How the recession makes us rethink the concept of luxury
Hard times call for radical minds.
So says WGSN’s Juliet Warkentin speaking at Hong Kong Fashion Week, where the hot topic was street-wear for 2010. The fashion-trend forecasters at WGSN work in two-year cycles, observing everything from what people wear on the streets of global cities to images in movies, art, and culture. Warkentin, a former editor of Marie Claire, UK, is WGSN’s senior content contact for several global brands. And she made some pretty exciting, spot-on predictions.
The most notable thing about trend forecasts in the past year, WGSN’s in particular, is that they tend to have greater similarities across seasons than ever before. Many of the forecasts for Autumn/Winter 2010 and 2011 undoubtedly hold true for Spring/Summer 2010 as shown in the collection previews at Hong Kong Fashion Week.
This season’s fashion is edgy and offhand—exactly what next season’s trend has been predicted to be. Perhaps, people are now less inclined to switch entire wardrobes as the seasons change. Less change, less expense.
WGSN predicts clothes that have a worn-in, vintage, feel. “As you go into a future of uncertainly, people want to connect a little bit more to their own heritage,” Warkentin says. People will, quite logically, want to recall a time when life was more prosperous. Hence, WGSN predicts the return of the ‘80s silhouette, although made more modern by softer, sculptural tailoring.
Luxury is no longer what it was a decade ago. According to Warkentin, today’s luxurious fashion is simple and comfortable, yet expertly designed.
For women’s wear, Warkentin predicts “sculptural draping that maintains femininity.” For men, she says relaxed, even work-soiled styling will be in vogue.
For casual wear, she promises, “They will draw their inspiration from the artisan’s wardrobe; simple, edited, timeless design that maintains an arts-andcrafts aesthetic.”
“A thrown-together look will be popular,” she says. “It will be eclectic, which reflects a recession where you work with whatever pieces you have.” She also forecasts a return to monochromes.
The Vivienne Westwood Spring/Summer 2010 Collection at Hong Kong Fashion Week proves WGSN’s forecasts to be right on the money. Dame Vivienne is usually extravagant. But, this year, her creations are relatively subdued; with the occasional bursts of color just to remind us that she is still the doyenne of punk.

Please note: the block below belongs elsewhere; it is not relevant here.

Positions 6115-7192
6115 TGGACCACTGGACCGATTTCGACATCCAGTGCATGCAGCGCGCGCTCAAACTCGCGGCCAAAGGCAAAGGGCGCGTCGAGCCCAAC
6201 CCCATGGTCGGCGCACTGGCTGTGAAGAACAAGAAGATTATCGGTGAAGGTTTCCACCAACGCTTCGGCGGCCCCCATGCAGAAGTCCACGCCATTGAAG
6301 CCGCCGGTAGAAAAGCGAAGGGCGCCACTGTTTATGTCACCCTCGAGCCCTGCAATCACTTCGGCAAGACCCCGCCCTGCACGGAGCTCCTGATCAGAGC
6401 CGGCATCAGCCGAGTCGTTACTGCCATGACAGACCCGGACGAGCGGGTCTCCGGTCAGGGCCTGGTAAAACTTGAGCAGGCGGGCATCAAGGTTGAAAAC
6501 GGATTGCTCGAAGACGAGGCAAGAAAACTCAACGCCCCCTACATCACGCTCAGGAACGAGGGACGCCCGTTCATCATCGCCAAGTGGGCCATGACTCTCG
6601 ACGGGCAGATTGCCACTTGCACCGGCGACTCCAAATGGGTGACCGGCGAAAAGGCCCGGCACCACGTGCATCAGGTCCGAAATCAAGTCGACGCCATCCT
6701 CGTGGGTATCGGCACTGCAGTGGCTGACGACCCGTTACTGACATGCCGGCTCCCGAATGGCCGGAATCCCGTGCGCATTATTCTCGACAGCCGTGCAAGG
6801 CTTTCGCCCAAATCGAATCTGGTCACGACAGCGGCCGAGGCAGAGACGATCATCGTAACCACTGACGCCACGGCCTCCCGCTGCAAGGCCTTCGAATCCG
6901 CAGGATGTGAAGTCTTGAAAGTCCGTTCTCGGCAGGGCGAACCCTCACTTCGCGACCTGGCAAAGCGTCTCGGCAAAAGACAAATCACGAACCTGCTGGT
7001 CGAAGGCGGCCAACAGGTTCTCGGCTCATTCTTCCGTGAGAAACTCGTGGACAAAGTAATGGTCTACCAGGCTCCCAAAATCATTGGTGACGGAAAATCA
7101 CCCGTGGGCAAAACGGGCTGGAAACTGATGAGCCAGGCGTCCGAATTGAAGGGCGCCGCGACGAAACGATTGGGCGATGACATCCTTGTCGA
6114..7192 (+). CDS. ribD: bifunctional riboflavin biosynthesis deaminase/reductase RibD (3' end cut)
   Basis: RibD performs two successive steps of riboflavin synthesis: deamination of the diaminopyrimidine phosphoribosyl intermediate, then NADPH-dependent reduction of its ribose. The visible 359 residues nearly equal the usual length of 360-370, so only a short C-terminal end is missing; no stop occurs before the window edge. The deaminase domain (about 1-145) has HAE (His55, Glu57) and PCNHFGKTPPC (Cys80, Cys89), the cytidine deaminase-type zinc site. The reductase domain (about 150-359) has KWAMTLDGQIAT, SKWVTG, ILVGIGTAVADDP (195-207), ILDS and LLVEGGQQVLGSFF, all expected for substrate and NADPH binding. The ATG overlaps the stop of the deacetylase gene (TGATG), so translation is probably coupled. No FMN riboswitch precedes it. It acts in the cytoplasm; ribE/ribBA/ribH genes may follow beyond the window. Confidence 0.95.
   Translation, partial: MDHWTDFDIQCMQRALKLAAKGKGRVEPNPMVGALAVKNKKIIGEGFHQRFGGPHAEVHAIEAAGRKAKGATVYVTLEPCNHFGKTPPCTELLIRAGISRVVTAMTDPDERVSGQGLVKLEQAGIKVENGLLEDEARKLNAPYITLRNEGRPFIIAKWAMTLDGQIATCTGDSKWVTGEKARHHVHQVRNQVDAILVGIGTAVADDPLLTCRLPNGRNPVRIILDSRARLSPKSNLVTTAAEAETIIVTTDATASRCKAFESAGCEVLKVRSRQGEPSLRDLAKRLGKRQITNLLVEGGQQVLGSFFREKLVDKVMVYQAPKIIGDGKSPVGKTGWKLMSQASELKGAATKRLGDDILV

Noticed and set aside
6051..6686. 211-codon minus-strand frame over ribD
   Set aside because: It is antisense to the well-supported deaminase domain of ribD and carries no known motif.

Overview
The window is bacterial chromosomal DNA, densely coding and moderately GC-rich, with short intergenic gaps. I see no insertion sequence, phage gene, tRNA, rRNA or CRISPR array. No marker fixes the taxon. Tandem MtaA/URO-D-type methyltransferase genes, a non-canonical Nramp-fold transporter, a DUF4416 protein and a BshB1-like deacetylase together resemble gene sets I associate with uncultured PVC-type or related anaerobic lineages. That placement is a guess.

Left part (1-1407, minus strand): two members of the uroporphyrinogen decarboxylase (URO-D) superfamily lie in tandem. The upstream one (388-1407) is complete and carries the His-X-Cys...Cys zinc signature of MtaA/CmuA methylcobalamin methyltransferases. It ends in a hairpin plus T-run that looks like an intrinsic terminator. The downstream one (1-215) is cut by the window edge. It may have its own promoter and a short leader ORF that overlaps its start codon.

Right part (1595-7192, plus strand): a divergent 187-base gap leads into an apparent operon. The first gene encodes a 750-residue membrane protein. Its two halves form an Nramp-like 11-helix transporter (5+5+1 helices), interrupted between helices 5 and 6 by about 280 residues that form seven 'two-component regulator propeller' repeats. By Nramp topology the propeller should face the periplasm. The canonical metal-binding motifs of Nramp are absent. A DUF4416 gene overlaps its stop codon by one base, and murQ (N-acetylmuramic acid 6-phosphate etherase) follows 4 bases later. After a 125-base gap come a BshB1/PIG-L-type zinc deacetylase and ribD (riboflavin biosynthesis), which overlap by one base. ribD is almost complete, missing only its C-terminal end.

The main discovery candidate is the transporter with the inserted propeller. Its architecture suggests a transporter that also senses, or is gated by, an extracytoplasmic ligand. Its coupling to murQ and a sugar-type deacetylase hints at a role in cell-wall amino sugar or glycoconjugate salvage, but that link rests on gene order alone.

For men’s casuals, Warkentin’s prediction of worksoiled styling was evident. (Faux) work-soiled fabrics make their way into Westwood men’s pants and shorts. The palettes are kept to reds and oranges.
In what can be described as a Lolita dress circa 2010, the fabric is simple: black doodles on stark white. A knotted shoulder strap on one side gives the piece more edge. The model walks down the catwalk with a wrap that’s more towel than shawl. Come to think of it, it just may BE a towel! If that isn’t recession-proof accessorizing, what is?
Passionate recyclers will like the new Westwood hat. Perforated cardboard, painted-over... or not, with shapes punched into the brim for some quaint drama. The hat tops off an ’80s Madonna (Maybe even Cyndi Lauper!) outfit. What makes it 2010 is, in Warkentin’s words, its artsand-crafts aesthetic; notable in do-it-yourself necklaces and potentially-DIY prints.
The thrown-together look is embodied by a scarf top (actually, scarves) that will make you want to go through all your old, tacky scarves to experiment at creating couture, albeit DIY. Hey, hard times etcetera.
Moiselle’s Spring/Summer 2010 Collection also reflects WGSN’s predictions. Artsy, paint-spattered prints on gossamer fabric are present in one dress. Simple from afar, but look closer and you will marvel at the expert draping. The twisting transition from bodice to bottom looks (but is far from) effortless.
In one piece, sequins provide an unexpected counterpoint, popping out beneath the twisted lines of fauxworn, almost industrial prints that make their way onto soft, luxurious fabric. As Warkentin points out, “There is a huge amount of focus on surfaces right now.” Pastel accents showing unfinished edges add yet another note of texture and complete the eclectic look. This is, beyond question, a girlfriend dress. (Meaning, a man will never understand why you bought it, but it will mark you as a trendsetter among your girlfriends.)
The Moiselle Collection also features a vintage halter dress for evening, echoing Warkentin’s prediction of nostalgia fashion. It was in sustainable fabric, yes, but it also had a neckline bedecked in (faux) jewels, as if telling the recession to go hang.
This summer, radical designing minds have indeed come up unprecedented levels of eclecticism.
Print ed: 05/10